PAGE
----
I will not even address how that cheer was so wrong in so many ways, although my inner feminist is screaming. I will now duct tape shut the mouth of my inner feminist while I share this next part with the world:

My 14 year-old daughter wants to be a cheerleader.

It’s true. She wants to try out for her high school squad and become a bonafide, short-skirt-wearing, pompon shaking cheerleader. I know. But she has good reasons that, thankfully, are much more valid than sexy legs and popularity. She misses gymnastics.

competitive cheer tumbling

As I shared in another post a few years ago, my kid was once a level-8 competitive gymnast. However, she did not have Olympic aspirations, and I did not have an Olympic-sized budget, and so she retired at the end of a great season. Since then, my daughter has been learning to redefine herself outside of the gym and chalk dust, and exploring new sports, like recreational soccer, cross-country, and track. She enjoys it, but she still grows wistful at the sight of athletes flipping through the air or dancing across the floor. After watching a bunch of high school squads doing basket tosses, tumbling, and scorpion lifts on TV, my daughter came to a decision. She was going to try out for the cheer squad. And so next week, I will join the parents of    other cheer-hopefuls at a meeting, where they will tell us how we will have to sell everything we own just to pay for the uniform and participation fees.

Oh wait, that was gymnastics.

 

cheerteamontrack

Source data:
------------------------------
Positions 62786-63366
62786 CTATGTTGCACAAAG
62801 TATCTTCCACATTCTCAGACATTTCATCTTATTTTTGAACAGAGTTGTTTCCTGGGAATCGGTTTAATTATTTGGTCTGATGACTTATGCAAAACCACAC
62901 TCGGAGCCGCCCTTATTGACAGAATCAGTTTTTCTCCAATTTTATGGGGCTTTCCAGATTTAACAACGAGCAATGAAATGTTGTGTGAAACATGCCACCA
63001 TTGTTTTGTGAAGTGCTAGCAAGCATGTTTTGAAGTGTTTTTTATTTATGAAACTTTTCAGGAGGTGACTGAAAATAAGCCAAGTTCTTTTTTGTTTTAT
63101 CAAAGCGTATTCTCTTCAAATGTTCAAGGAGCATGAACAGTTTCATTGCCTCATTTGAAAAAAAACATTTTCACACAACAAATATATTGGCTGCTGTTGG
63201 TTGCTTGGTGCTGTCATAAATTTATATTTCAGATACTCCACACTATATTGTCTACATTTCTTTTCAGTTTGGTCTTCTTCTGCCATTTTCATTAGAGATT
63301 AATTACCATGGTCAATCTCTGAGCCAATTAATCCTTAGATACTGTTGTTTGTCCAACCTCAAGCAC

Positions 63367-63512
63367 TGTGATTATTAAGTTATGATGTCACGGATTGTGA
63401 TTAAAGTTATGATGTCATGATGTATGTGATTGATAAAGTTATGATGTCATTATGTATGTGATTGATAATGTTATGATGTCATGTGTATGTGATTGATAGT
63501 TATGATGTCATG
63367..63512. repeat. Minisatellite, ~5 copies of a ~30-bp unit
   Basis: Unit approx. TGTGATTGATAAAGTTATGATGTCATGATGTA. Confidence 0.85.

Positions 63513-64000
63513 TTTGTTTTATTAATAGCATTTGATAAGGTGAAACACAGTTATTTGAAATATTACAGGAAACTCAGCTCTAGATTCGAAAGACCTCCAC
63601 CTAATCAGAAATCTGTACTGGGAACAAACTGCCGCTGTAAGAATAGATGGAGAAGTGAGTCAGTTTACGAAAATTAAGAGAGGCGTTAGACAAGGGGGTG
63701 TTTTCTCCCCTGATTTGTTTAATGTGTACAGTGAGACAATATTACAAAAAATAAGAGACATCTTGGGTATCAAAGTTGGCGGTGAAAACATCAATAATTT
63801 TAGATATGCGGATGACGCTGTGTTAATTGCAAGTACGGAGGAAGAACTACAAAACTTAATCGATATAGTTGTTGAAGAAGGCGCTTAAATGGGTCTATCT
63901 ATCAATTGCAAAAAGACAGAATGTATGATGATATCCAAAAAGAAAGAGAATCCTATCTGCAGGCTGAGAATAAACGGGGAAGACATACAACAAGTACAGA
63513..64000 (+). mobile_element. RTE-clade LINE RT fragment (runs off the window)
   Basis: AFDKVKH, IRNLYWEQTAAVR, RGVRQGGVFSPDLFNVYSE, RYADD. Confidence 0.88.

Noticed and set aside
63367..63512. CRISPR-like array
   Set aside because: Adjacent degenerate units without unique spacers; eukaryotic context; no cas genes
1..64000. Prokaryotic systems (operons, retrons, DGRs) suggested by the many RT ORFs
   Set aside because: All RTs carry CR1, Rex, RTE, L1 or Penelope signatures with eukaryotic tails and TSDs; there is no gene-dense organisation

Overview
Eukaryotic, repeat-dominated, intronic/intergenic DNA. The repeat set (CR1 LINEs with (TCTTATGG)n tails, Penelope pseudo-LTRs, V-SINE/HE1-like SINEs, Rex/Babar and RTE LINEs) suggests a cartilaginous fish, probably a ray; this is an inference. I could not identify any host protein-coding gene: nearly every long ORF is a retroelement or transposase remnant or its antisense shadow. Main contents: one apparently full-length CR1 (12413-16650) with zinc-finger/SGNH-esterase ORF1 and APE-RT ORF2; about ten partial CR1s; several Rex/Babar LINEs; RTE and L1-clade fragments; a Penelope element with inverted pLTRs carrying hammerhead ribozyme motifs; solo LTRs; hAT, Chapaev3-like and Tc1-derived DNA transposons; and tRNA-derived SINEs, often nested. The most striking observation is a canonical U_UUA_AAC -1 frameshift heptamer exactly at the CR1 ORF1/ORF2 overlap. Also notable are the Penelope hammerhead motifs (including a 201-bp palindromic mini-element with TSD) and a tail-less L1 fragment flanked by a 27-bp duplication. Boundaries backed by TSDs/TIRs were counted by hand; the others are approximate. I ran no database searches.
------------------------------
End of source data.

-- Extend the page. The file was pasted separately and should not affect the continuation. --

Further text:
I once thought I would be more excited to have a daughter interested in becoming a cheerleader. After all, I was once a cheerleading coach.

Oops…my inner feminist just died of a heart attack, I think. Oh well.  Time to free Cheer Girl from my girly-girl closet for a moment and confess to the world: I WAS A MIDDLE SCHOOL COMPETITIVE CHEER COACH! Look, I was in my early twenties, okay? Pre-kids, post-college, teaching Kindergarten at a private school which just happened to need a cheer coach. So I stepped in and taught a group of girls how to do Herkies, and stunt, and do real cheers that weren’t just lame Steppy-Clappy cheers.

(Example of Steppy-Clappy cheer):

“Ready? OK!

It’s hot, it’s hot, it’s hot in here

There must be some Toros in the atmosphere!”

 

This is a Cheerocracy

No, we were much cooler than that. We went to an expensive cheer camp. We competed against other squads who did basket tosses and wore fake curly ponytails. We were the wanna-be middle school version of those snotty teenagers in Bring it On.

 

Cheer stunting silhouette“ONE! We are the Eagles

TWO! A little bit louder

THREE! I still can’t hear you

We are number ONE!”

 

See what happens when I let Cheer Girl out of the closet? Give me a second while I stuff her back in, right next to Elle Woods and the girl from Clueless. But I’ll still keep my inner feminist under wraps until after my daughter tries out for the cheer squad. And maybe until I satisfy this sudden urge to re-watch Bring it On.

Chess, Life, and Other Games (aka: Taking Risks)

What’s the craziest thing you’ve ever done?

super crazy stuffI saw this on another blog, to use as a sort of journaling prompt. My mind immediately began to rewind back to a number of crazy things I’ve done – stupid choices and embarrassing mistakes. But then I stopped myself. It is too easy for me to focus on the negative crazy things I’ve done. But what about the positive crazy things?